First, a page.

It's no secret that companies like Google and Facebook are tracking your every move. Earlier this month, we shared the story of Kelli Burns, a mass communication professor at the University of South Florida, who claimed that Facebook listens to everything you're saying. (Click here to read the full story.) We also told you about Facebook's "behavioral tracking and targeting," which tracks your behavior while using the service unless you turn it off.
Today, we're learning that Facebook is also using GPS paired with Wi-Fi and radio signals, beacons, cell towers and partnerships with brick-and-mortar stores to follow you when you're offline too. We wanted to let you know this as soon as we became aware of this.
The metric is called "Store Visits," and it all boils down to advertising dollars. The data collected on you is used to show marketers how online ads affect in store purchases. Is that ad you saw on the side of your screen the reason you're shopping in the particular store you're in? That's the answer these marketers are after.
So far, it looks like online ads do correlate to foot traffic in brick-and-mortar stores. According to Tech Crunch, one retailer reported that 12 percent of their online ad clicks turned into a visit to the physical store within seven days. That's substantial so you can expect this sort of tracking to explode.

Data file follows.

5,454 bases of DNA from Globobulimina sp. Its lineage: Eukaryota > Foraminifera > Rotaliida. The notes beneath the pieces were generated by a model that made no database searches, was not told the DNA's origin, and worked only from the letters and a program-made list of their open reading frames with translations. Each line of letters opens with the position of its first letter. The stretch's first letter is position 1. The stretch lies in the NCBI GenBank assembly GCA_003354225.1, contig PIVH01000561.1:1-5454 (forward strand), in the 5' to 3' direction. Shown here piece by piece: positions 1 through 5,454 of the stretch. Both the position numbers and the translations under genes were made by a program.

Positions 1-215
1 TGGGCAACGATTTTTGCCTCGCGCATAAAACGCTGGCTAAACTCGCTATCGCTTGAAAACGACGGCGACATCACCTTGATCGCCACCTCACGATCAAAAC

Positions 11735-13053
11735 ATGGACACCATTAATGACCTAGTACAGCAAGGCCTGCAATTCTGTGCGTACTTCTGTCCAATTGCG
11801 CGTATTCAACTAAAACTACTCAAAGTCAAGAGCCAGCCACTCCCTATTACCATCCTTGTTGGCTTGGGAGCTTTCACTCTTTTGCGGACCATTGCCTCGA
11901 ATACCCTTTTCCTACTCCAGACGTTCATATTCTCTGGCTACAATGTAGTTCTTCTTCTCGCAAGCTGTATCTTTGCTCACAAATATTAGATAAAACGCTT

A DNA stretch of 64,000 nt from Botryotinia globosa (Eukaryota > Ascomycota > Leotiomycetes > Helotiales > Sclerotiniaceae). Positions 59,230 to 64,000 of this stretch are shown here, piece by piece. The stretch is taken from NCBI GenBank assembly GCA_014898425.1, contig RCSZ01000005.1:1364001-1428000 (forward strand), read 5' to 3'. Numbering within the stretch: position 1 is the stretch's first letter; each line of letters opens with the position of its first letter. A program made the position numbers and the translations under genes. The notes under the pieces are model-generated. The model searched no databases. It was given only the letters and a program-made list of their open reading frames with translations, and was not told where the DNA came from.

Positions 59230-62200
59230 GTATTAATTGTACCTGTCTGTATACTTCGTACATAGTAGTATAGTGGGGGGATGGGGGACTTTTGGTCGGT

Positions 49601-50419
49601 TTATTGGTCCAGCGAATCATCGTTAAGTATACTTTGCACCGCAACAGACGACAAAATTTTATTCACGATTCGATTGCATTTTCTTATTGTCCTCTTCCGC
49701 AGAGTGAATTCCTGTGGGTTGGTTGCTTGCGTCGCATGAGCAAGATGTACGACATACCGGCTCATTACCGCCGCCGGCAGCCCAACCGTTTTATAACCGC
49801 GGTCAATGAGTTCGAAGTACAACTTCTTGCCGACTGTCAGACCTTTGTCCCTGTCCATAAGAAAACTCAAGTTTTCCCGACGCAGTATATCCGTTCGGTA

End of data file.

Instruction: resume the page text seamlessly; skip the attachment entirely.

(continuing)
This notion is also fueled by ads that can connect you to the physical store, aptly called the "Store Locator."
Fortunately, you can opt-out. You never know who else might have access to this data of where you go, when you go there and what you do when you get there.
From your Facebook profile, click on the drop-down menu in the upper right side (to the right of Find Friends).
Choose Settings >> select Ads from the left-hand side of the page >> Edit each Yes >> select either Choose Setting >> Off, or turn Yes to No.